Advice to Hacienda Luisita
MANILA: Hacienda Luisita is a sugar plantation in Tarlac in Central Luzon; it is so large that it can accommodate both the cities of Makati and Pasig. It is owned by Martin Lorenzo and the Cojuangco-Aquino family, which includes Corazon Aquino and Noynoy Aquino (Wikipedia).
Naturally, it has been the object of land reform. On 30 September 2013, the tenants of Hacienda Luisita began receiving their individual Certificates of Land Ownership Award (CLOAs) to portions of Hacienda Luisita; the first certificate was given by the Department of Agrarian Reform (DAR) to Benigna Mañalac, 82 years old (Jo Martinez-Clemente, 01 October 2013, newsinfo.inquirer.net). That day, she was the first of around 600 who received their CLOAs from Agrarian Reform Secretary Virgilio De Los Reyes. The total CLOAs comprised only 390 ha of the estate; there are about 4,100 ha covered by land reform out of the 6,453 ha of Hacienda Luisita. There are 6,298 landless workers involved.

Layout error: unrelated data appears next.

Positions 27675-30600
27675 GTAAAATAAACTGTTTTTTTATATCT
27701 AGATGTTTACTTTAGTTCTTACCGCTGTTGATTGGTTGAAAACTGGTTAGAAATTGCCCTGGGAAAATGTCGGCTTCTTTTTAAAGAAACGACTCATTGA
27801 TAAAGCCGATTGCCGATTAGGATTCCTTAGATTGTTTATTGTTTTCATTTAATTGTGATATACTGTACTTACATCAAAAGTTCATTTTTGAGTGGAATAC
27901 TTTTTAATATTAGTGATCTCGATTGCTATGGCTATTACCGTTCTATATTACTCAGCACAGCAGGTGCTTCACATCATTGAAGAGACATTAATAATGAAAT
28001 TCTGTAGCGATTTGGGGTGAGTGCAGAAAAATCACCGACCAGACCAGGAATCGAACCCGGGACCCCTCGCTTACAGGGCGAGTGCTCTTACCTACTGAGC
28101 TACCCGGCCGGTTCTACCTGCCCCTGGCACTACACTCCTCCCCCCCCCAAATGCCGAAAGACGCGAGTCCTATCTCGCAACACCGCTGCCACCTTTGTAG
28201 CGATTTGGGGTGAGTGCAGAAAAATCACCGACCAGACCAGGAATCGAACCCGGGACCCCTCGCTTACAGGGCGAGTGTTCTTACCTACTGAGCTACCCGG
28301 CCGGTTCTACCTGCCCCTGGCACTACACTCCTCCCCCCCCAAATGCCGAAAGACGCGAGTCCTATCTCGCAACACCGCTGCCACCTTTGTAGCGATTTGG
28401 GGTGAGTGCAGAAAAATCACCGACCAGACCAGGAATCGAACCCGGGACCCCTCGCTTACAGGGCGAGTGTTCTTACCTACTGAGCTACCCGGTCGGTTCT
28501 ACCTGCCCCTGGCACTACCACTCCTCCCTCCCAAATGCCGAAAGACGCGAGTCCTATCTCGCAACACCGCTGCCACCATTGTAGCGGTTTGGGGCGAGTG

The news today, Tuesday, 03 November 2015, is unequivocal: "Aquino family reclaims Hacienda Luisita" (Christine F Herrera, manilastandardtoday.com). I google and find that this is a journalist's exclusive, a scoop. John Milton Lozande, Acting Chair of the Unyon ng mga Manggagawa sa Agrikultra (Union of Farm Workers) said the Aquino family sold the Central Azucarera de Tarlac to a businessman, Martin Lorenzo, but the company remains under the control of the family, through the President's first cousin, Fernando Cojuangco. Lozande claims that the sale was made "to avoid paying back farmer-beneficiaries some
P1.33 billion in proceeds from the sale of lands in Hacienda Luisita and to abort the distribution of land to farmers and farmworkers."
As a journalist and philosopher myself after the image of American Henry George, who believed in the primacy of land reform while I don't, I look at the latest Hacienda Luisita development as poverty in thinking, as both the corporate Aquinos and the community of farmers have so far failed to see how they can all get away from the mess, learn their agriculture well and their economics better, and at the same time, become wealthier together – squabbling is bad for the economics of both sides.